Monday, June 20, 2011

The Hangover 2 (Todd Philipps, 2011)

The Next Day Blues

Beer goggles

I have to admit, I enjoyed parts of Todd Philips' The Hangover 2 while actually watching it; some jokes were funny, some performances amusing. Coming out of the theater I experienced a sense of gassy bloat--a sour-scented hint of worse to come, if I don't get myself an Alka-Seltzer, fast.

The Hangover (2009) didn't make much of an impression; thought it was Animal House only with the frat boys all grown, a tiger and Mike Tyson thrown in; that the action was set in Vegas exploited the city's familiar tag line ("What happens in Vegas stays in Vegas"), presumably with the city's wholehearted approval.

The Hangover 2 is actually an improvement; where in The Hangover much of what was implied turned out to be more threat than actual danger, in The Hangover 2 much of what is implied is actually carried out. There's a sense of raised stakes--instead of a missing tooth we have half a face tattooed, and a severed finger wearing a ring; true the tiger has been reduced to a Capuchin monkey, but the monkey overall is far more entertaining--he puffs cigarettes and cops an attitude and when hurt plays for sympathy as well as any veteran ham.

There's not much more to be said about the movie; on paper I can see what Philips and his writer are trying to do, with much of the comedy arising from the participants' appalled reaction to the debaucheries of the previous (and unremembered) night. Sounds like a smart move, and I'm surprised there haven't been more classic comedians who have tried building a feature out of the premise--I remember a sequence or two, mainly from Chaplin in City Lights (1931) and The Gold Rush (1925).

Perhaps actually playing drunk (both feigned and real) is more comically rewarding? Chaplin managed to turn a soused man's homecoming into at least one classic short (One A. M. (1916)); W.C. Fields parleyed drunkenness into a career (The Bank Dick (1940) among others). Fields' last starring feature Never Give a Sucker an Even Break (1941) had the distinction of suggesting that the film's director and writer (Edward F. Cline and Fields himself, writing as Otis Criblecoblis) were dead stinking drunk when they made the picture--it was that bizarre.

I do like this sequel's manner of escalation, how one situation worsens into another; I like Ed Helm's hapless dentist, here engaged to be married to the lovely Lauren (Jamie Chung)--here he's the movie's emotional core, a Milquetoast trying to stand up and be counted a man. I like Ken Jeong's Mr. Chow, returning as a generalized Asian gangster (I don't really remember him from the first picture, and if he makes a bigger impression here I suspect that's because not as much time has passed). Zach Galifianaki's man-child is every bit as infantile but his routine's old hat; Bradley Cooper's trying for action-star status (he figured in Neil Burger's Limitless--actually quite good), so to further prove his manliness his character is shot in the shoulder. The cellphone pictures that end the movie suggest a much funnier comedy was in the works--too bad the photos are all that's left.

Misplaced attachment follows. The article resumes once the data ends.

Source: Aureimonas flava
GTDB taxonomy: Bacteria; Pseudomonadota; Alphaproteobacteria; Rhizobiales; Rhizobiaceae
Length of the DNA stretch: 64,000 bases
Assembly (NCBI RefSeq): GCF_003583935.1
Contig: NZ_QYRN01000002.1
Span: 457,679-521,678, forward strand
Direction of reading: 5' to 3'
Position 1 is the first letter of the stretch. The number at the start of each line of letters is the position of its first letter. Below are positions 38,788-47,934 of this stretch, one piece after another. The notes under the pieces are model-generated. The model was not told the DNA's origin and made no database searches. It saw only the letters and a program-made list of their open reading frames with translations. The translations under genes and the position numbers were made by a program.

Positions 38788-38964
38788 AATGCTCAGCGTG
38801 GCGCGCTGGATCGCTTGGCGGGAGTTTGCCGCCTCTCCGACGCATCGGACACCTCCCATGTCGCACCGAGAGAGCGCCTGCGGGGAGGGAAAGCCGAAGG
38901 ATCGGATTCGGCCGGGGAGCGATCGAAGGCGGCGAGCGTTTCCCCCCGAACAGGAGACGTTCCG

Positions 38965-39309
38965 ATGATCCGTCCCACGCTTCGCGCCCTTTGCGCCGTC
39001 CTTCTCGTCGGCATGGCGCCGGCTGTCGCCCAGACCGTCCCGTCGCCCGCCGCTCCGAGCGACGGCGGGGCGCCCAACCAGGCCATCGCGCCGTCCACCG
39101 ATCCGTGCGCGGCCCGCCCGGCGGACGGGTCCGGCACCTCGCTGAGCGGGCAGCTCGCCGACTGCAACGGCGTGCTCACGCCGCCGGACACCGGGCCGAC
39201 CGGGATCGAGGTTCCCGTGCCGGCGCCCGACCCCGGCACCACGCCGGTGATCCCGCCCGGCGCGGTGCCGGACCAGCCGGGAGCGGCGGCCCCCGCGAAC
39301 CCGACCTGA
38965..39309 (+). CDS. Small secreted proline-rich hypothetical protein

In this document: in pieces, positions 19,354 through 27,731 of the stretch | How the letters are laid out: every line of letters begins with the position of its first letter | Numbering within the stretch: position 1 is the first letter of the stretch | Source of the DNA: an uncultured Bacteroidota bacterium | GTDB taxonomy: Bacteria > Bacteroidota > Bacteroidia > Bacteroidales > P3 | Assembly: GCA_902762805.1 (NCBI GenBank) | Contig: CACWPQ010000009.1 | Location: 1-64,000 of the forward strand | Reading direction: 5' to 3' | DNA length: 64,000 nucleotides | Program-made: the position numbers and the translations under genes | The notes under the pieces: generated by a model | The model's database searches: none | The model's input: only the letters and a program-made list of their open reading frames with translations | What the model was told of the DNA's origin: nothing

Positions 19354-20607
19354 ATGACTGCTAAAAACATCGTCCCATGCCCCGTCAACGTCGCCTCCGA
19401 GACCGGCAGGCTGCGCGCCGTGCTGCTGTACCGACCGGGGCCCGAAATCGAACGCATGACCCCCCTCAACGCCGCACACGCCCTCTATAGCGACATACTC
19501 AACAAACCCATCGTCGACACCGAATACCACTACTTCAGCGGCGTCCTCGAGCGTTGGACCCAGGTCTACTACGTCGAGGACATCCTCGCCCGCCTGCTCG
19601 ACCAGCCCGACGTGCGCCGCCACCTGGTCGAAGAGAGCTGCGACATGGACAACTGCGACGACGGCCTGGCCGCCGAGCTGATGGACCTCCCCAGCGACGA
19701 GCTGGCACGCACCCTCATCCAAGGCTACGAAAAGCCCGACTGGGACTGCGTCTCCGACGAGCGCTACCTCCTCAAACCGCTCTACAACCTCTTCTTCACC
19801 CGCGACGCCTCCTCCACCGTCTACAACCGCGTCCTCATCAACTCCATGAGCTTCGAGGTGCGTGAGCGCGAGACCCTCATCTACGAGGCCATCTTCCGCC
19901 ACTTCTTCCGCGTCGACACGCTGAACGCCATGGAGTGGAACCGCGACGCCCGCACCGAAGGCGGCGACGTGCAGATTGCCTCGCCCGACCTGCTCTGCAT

I do think there's a Steven Moffat-written Dr. Who episode somewhere here, a timey-wimey thriller a couple of script drafts away from perfect execution--perhaps a more intricate narrative structure and wittier dialogue would have helped. Perhaps not--why waste effort on what in effect is already a presold commodity, the sequel to a low-budget boxoffice hit? People are going to watch--why bother make it actually good?

A few minor complaints. First: I've known men like Mr. Fong, Lauren's father, who at one point compares Stu to tasteless rice porridge (please skip this paragraph if you intend to watch this movie--which I don't recommend); I don't believe for a second he would have a change of heart. Men like Fong enjoy bland rice porridge; more, they enjoy having rice porridge for their son-in-law, and woe to the rice porridge--sorry, son-in-law--that dares stand up to the man. A lot of the movie was downright unlikely (that Capuchin monkey, the chase through Bangkok), but Mr. Fong softening like that? No way, Jose.

Second: Bangkok has its edgy side, sure, but I don't believe for a second the city's fleshpots can compare to a wild night in Metro Manila. I'll give them their kathoeys--met a few and they are pretty--but let them meet our "banana cutters" and "toreros," then maybe they can say they've actually seen something special. And if the so-called Wolf Pack craves a little danger, just have them visit Pasay one weekend--we'll make 'em feel welcome. Dark side my ass.

First published in Businessworld 6.9.11

7 comments:

jayclops said...

chow's welcome remark could have really fit well with manila. "Holla! Welcome to Manila! City of squallah!"

Noel Vera said...

"You likee sliced banana?"

Noel Vera said...

"Pop dat bottah cap for you?"

purpleplumsick said...

i can see that you would've prefered manila over thailand which i do too. we could make a petition online to film 'the hangover 3' in manila. Todd Philipps mentioned in an interview that he's open for suggestions. just a thought.hope u would consider it :)

Noel Vera said...

I'd rather have, oh, Khavn de la Cruz or Quark Henares do it. More talent for less money.

Dennis Yu said...

Saw this on DVD. I thought the comedy relied too much on sex and drug jokes, and not much else. I also can't believe someone who loses a finger could be so cool about it (especially someone who plays the cielo). What I did like, though, was the somewhat reverse discrimination, about upper-class Asians looking down on middle-class Westerners, in the sense that I don't see it often in movies. (Also, I've been to Bangkok just once, in 2005, and I never knew a seedy, slummy side existed.)

Noel Vera said...

Oh there's a dark side, but Malate past midnight, ayayay!

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